This is a show about puzzles. Let the viewers see the damned puzzles. Ninety percent of the fun of detective shows is letting viewers see if they can figure out the case alongside the investigator. The same should be true for a show about puzzles. I don't care that, subject matter aside, Phi-Brain: Puzzle of God is just like your average shonen battle-of-the-week show—a show about puzzles should give viewers a fair crack at solving the puzzles first. And that's what we're missing out on by not having those TV specials. Otherwise, watching this show is just frustrating, not to mention the premise is inherently ludicrous.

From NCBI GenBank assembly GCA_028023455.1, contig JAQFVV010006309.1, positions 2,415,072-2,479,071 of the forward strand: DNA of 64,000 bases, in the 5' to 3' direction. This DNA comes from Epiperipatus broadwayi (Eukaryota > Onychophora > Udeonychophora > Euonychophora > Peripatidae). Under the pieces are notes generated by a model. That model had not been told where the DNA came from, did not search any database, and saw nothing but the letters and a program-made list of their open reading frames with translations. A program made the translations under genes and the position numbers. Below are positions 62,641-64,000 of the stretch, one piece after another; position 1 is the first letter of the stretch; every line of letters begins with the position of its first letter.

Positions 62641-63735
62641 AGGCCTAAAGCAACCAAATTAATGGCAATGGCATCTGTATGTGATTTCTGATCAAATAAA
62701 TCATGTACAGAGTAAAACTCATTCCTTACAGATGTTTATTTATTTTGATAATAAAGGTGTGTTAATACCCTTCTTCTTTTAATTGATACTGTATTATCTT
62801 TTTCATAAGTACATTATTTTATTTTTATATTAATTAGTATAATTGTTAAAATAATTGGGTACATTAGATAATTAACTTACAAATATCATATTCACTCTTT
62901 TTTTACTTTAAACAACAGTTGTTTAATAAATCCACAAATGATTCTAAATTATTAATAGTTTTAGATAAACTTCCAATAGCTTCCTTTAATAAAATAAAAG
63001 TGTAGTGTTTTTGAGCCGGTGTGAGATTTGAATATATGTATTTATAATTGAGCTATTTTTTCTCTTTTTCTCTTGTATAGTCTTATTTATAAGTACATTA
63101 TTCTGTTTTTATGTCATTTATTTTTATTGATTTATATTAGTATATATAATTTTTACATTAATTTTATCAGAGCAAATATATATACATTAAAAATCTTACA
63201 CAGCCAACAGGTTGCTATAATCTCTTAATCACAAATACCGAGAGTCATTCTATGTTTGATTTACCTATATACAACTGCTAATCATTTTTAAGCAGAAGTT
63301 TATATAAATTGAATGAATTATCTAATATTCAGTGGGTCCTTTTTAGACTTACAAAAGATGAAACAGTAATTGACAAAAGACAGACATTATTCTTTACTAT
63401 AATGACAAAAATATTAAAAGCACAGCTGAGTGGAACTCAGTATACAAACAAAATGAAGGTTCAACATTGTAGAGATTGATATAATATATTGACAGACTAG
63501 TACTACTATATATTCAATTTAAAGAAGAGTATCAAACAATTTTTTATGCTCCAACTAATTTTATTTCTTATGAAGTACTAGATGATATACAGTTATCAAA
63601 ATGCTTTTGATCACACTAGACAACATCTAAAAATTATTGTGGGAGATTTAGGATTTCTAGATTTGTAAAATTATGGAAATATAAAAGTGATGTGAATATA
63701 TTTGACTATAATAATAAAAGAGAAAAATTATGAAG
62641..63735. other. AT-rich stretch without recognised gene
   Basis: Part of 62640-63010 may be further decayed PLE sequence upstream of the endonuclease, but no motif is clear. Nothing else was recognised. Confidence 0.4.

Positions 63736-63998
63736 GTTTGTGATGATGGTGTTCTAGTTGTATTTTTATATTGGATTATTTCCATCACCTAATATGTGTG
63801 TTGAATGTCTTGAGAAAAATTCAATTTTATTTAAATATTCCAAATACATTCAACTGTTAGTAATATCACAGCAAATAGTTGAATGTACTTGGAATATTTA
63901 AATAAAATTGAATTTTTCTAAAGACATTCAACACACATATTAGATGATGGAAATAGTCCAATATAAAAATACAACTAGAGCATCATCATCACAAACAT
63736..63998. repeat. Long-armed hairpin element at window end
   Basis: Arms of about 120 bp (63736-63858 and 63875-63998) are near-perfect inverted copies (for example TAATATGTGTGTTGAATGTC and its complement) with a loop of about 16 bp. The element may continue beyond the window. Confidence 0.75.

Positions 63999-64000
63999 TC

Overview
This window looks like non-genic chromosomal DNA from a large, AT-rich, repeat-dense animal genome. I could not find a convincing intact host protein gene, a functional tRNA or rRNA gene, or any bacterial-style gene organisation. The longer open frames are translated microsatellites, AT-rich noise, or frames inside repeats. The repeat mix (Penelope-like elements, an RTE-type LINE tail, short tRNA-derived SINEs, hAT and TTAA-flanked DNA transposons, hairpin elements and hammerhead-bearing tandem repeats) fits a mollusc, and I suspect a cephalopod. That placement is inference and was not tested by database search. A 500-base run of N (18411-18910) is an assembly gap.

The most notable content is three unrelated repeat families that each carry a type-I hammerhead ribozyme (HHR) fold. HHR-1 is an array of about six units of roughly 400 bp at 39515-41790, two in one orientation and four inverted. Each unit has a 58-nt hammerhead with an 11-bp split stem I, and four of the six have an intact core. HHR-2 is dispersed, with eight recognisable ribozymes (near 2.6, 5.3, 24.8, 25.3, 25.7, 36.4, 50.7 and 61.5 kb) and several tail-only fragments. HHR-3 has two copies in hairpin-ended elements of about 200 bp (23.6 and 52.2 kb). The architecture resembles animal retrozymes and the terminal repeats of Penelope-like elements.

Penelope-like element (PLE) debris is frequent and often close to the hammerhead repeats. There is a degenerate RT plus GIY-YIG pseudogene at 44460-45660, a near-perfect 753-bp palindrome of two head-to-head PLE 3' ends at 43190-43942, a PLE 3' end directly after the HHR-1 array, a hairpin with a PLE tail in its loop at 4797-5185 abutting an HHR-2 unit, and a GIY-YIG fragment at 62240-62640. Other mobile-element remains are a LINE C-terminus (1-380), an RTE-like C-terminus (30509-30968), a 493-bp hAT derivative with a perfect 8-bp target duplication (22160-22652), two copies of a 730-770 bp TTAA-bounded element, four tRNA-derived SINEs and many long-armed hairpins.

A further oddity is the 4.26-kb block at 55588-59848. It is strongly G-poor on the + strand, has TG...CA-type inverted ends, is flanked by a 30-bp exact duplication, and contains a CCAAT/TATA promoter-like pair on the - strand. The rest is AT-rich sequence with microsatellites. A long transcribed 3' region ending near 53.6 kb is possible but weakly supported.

Given the novelty of this outrageous series, I think Phi Brain is worth watching once. At the very least, I think a few of the episodes are worth watching once. Eventually, as the series progresses, we're privy to some actual character development so that the bad guys are more than just puzzle-loving lunatics, but the first several episodes are mostly just standalones. I guess if you want to see something wildly different, you should check this out.[TOP]
Alright folks, that's my time. If you want to see what's happening in the wide world of simulcasts, come check me out on our ongoing Spring Preview!
This week's shelves are from Yammi Reckorrd-Sama: